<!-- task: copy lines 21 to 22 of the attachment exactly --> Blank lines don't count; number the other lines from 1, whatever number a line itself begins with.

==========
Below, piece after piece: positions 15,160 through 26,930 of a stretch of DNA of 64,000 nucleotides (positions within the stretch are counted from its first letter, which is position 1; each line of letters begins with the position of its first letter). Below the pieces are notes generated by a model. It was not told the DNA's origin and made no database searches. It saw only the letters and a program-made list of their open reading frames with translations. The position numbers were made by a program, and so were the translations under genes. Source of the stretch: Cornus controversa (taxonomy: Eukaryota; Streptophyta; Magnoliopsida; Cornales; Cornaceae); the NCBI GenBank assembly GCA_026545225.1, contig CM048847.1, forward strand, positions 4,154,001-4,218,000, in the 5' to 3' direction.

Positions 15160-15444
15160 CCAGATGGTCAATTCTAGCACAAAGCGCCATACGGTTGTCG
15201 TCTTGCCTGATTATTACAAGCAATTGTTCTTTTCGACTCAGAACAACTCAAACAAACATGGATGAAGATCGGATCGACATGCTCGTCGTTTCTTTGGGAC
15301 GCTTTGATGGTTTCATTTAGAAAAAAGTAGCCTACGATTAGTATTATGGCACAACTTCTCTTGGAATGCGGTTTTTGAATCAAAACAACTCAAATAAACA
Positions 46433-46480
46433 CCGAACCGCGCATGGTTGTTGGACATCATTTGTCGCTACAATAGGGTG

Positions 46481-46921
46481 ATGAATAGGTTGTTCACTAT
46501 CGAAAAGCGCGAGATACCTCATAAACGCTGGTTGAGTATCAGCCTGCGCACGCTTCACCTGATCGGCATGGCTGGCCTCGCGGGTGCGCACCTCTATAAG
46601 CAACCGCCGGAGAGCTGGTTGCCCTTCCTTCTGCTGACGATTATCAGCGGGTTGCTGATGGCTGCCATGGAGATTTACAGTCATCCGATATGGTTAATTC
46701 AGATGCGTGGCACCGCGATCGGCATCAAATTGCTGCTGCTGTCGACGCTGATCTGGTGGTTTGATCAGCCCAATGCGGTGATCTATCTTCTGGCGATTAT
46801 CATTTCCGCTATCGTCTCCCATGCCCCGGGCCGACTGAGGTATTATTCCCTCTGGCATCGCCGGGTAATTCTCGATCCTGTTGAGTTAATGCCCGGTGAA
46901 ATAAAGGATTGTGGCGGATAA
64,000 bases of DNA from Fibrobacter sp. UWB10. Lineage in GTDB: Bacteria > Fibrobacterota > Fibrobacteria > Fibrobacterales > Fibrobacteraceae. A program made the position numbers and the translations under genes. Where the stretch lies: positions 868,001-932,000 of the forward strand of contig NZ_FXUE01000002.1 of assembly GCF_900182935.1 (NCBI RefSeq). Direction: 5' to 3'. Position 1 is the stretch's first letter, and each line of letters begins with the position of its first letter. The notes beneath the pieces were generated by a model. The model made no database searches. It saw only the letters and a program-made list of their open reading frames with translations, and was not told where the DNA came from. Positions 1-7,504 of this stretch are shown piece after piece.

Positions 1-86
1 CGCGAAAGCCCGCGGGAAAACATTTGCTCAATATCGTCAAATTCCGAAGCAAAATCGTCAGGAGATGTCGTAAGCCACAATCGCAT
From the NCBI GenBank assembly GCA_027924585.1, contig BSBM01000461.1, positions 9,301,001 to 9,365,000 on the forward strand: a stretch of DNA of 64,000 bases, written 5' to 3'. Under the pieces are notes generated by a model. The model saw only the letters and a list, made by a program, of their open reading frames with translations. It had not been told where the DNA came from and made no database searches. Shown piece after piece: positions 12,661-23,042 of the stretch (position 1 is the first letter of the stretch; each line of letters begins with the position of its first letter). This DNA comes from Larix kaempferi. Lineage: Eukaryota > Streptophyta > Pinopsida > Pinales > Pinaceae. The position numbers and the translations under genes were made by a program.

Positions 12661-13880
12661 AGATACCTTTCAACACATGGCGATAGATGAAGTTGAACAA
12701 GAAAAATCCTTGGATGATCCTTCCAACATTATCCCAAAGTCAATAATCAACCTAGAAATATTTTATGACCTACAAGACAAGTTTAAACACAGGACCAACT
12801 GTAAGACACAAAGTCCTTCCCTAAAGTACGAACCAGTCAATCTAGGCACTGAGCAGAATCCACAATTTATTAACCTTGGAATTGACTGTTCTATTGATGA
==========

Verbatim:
12701 GAAAAATCCTTGGATGATCCTTCCAACATTATCCCAAAGTCAATAATCAACCTAGAAATATTTTATGACCTACAAGACAAGTTTAAACACAGGACCAACT
12801 GTAAGACACAAAGTCCTTCCCTAAAGTACGAACCAGTCAATCTAGGCACTGAGCAGAATCCACAATTTATTAACCTTGGAATTGACTGTTCTATTGATGA